Thursday, March 14, 2019
Harper Lees To Kill a Mockingbird :: essays research papers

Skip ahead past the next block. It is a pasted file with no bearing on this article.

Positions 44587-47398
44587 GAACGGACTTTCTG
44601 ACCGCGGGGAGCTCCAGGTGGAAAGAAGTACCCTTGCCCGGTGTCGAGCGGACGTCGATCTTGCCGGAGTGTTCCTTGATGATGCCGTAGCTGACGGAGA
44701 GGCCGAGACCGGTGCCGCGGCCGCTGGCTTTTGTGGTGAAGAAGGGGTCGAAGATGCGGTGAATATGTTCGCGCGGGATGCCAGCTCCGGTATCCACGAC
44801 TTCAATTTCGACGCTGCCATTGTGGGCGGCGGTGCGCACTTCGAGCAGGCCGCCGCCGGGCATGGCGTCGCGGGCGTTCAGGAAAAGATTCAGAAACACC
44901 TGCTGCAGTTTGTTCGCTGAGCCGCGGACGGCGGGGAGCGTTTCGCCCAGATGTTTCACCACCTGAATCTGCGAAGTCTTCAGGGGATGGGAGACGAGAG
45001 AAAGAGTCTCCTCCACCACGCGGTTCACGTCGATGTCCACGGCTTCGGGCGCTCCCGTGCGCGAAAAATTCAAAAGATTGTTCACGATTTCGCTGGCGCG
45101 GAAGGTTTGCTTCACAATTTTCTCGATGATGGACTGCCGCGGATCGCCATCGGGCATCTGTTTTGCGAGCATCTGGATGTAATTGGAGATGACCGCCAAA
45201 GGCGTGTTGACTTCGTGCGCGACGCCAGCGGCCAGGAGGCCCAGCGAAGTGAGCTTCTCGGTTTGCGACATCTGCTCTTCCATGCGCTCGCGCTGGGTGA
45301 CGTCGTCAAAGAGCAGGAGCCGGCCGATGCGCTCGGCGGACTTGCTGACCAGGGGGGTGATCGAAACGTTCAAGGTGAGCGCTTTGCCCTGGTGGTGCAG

One of the principal aims of To Kill a Mockingbird is to topic the narrator to a serial of learn experiences and then observe how often she profits from her experiences. There is rarely a chapter that does not teach spy something new or does not buildtoward a new learning experience. So, one rewarding approach to the novel isthroughout an examination of these experiences.In the largest view, ticker learns about (1) justice and injustice through the TomRobinson outpouring (2) prejustice and its effects on the processes of the law and society (3)courage as manifested in ways another(prenominal)s act and (4) respect for individuality of the humanbeing. On a smaller scale, Scout learns numerous things about numerous people shebecomes cognizant of the difficulty of being a lady, oddly when under dressed and shelearns when to stir and not to fight.Many of scouts learning experiences being in clearly undistinguished scenes. Ultimately she must learn to respect the difference in carriage between vastly differentpeople, especially when the behavior differs from the normal as radically as in the casesof fowl Radley, Mrs. Dubose, and the Cunninghams. So early in the novel, Scout in thenovel, Scout is faced with some confusing experiences at school, where she confronts ateacher who dosent understand why she can take up and where she meets WalterCunningham. Later, Atticus explains to her that to judge a person you must try to markthings from that persons point of view. You must learn to walk aroun in his skin. Thenyou cab uderstand better why a person acts or belives what he does.Only at the end of the novel does Scout at last learn to respect this saying. Untilthen, she remains curious and confused why Boo never came out of his house. In themeantime she goes through a series of maturing experiences. She learns how to see herfrom the teachers point of view she tries to judge the Cunninghams and the Ewells fromtheir side she bears the insults of the town and particularly the apperent viciousness ofMrs. Duboes. From all of these, she learns to look at the individuality of the othersFor Scout, courage is well-nigh often something with physical act and involvespersonal danger. It is very difficult for Scout to see that greater courage is often requiredin other places of life. Scout learns that the greatest courage can be found in a situationwhere a person knows that he is going to put up and still continues to fight.